At 9,350 feet above sea level, Quito is the second highest capital city in the world behind Bolivia’s de facto capital of La Paz. But despite the altitude and the surrounding mountains, Ecuador’s capital — population 2.7 million — is far from being a frigid, wind-blasted metropolis.
Situated just a few miles south of the equator, Quito has a pleasantly cool subtropical climate. The fine weather enhances what is already a pretty city — arguably one of the most attractive big cities in South America.
Quito’s historic center is one of the largest, most untouched and best preserved in the Americas. The whole area is a UNESCO World Heritage Site, containing hundreds of historic buildings. Three of the most impressive buildings are the Palacio de Carondelet (Ecuador’s seat of government); the Basilica del Voto Nacional (the largest neo-Gothic basilica in the Americas); and the Cathedral of Quito (the most important Catholic church in Ecuador). The city is also home to an array of lavish colonial churches, including the churches of La Compañía de Jesús, San Francisco, El Sagrario and Santo Domingo.
Alongside Quito’s New World colonialism, traditional highland culture and at times staunch Catholicism sits the capital’s more contemporary side: a city with modern shops and services, ever-evolving café and restaurant scenes, and world-class nightlife.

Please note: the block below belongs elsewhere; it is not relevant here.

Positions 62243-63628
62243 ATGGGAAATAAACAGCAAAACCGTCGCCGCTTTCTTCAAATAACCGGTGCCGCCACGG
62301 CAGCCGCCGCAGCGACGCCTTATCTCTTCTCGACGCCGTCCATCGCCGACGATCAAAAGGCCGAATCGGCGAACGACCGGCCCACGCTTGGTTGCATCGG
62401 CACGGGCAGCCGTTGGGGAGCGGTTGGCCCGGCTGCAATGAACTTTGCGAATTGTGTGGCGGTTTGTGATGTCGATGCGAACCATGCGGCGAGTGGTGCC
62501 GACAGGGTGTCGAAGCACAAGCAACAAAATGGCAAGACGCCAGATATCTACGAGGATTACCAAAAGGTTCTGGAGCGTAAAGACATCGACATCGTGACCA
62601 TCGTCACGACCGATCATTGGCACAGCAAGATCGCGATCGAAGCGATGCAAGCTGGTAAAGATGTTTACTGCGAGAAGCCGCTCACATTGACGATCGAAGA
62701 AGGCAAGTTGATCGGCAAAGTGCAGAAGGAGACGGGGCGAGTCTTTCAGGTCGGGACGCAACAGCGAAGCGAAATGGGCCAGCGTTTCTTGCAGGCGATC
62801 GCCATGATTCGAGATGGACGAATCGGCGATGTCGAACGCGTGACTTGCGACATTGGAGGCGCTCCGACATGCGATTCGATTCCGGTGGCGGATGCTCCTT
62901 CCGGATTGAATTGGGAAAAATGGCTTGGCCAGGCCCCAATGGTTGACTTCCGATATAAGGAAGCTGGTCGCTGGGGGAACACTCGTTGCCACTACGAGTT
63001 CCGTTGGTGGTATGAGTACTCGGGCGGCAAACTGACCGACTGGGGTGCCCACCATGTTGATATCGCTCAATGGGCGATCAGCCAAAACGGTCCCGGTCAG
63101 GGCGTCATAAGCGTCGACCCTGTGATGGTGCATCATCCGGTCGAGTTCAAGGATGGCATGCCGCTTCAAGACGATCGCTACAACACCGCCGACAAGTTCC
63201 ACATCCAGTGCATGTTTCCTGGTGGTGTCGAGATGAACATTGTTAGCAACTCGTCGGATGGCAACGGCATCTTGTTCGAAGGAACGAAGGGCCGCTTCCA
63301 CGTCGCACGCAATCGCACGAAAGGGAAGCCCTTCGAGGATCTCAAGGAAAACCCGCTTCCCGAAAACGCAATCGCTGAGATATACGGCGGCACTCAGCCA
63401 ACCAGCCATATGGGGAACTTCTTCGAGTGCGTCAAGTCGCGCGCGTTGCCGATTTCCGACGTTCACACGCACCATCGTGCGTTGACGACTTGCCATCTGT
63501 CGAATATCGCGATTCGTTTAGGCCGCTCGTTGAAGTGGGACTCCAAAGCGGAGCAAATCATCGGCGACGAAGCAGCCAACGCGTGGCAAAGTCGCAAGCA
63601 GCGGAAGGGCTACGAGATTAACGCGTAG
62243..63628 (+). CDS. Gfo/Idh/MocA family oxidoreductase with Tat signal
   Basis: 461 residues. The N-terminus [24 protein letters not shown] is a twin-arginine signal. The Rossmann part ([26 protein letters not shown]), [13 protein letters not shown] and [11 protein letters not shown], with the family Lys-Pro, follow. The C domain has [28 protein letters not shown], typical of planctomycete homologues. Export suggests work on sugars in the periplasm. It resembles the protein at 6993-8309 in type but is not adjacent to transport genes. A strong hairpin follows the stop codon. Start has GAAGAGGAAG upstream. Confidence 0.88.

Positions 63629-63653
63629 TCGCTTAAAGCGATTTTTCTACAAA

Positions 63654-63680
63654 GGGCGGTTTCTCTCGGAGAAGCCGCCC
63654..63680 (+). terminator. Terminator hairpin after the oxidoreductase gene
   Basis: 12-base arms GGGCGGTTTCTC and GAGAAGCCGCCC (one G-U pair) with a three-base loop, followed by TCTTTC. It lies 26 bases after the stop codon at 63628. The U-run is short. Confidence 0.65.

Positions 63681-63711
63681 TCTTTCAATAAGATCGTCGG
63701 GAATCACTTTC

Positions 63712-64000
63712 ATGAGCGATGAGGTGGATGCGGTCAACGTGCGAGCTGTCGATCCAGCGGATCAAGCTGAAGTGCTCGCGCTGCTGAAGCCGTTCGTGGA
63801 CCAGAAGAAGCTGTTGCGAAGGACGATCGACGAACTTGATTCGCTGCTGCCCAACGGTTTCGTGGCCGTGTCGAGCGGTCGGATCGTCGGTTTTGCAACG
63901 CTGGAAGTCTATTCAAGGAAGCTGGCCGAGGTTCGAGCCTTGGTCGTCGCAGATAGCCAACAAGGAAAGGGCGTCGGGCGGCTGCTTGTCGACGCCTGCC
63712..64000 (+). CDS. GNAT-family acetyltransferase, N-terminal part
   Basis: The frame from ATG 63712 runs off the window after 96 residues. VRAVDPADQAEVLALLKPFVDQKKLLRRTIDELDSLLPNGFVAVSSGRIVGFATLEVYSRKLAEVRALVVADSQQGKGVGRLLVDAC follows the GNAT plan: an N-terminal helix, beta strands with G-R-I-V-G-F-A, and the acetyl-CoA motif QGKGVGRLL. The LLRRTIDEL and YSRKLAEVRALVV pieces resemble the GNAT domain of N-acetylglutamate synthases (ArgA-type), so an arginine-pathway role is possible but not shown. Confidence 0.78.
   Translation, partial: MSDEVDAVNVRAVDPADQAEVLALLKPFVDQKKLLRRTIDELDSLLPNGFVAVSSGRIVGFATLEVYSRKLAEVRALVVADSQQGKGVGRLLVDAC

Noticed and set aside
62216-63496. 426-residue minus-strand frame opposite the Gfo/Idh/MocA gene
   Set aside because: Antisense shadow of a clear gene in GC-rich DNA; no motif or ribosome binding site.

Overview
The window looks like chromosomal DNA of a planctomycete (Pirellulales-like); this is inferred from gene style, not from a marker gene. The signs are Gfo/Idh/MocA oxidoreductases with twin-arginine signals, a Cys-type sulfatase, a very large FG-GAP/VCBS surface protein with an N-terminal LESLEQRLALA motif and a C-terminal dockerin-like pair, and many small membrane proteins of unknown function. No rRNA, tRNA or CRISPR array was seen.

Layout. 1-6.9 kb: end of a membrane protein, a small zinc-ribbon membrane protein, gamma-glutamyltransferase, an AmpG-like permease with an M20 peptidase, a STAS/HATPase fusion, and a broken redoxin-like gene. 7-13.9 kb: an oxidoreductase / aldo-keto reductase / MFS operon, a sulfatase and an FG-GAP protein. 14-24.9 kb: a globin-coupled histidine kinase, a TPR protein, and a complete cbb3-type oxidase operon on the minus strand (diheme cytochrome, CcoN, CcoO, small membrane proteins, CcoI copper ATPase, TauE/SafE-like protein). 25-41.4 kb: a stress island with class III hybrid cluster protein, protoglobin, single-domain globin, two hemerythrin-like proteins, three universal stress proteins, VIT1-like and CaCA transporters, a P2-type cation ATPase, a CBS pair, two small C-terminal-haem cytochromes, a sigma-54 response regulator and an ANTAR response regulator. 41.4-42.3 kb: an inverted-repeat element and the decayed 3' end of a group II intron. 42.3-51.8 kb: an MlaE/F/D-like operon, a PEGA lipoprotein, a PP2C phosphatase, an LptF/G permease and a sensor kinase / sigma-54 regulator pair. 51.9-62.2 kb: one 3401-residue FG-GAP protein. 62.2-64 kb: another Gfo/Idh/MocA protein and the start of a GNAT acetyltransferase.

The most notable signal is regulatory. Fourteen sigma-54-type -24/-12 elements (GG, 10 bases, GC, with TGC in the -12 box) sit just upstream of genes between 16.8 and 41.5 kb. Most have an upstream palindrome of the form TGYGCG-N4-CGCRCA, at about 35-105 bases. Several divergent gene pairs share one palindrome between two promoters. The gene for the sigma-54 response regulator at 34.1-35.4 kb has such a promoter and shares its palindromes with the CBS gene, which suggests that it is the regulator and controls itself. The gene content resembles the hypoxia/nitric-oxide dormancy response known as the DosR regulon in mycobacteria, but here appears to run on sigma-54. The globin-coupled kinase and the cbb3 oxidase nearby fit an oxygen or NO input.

The cosmopolitan La Mariscal district is a tourist hub with plenty of entertainment options, as well as hip cafés, excellent restaurants, tour agencies, and plenty of places to stay. After dark, La Mariscal becomes a lively nightlife area centered on Plaza Foch, with bars and clubs radiating out from this central square.
Other things to do in and around the city include riding the aerial tramway, known as the Teleférico, from the city center up to Pichincha Volcano. You can enjoy spectacular views from the top, where you’ll also find restaurants, cafes and a few stores.
Another popular attraction is the super-touristy but nevertheless fun Ciudad Mitad del Mundo (Middle of the World City). Located about 16 miles north of Quito, this is where you’ll find the Monument to the Equator — and a whole bunch of tourists straddling what is supposedly the equatorial line. Having one foot in each hemisphere is a great photo opportunity, despite the fact that the actual equatorial line runs about 262 yards further north. Oops.
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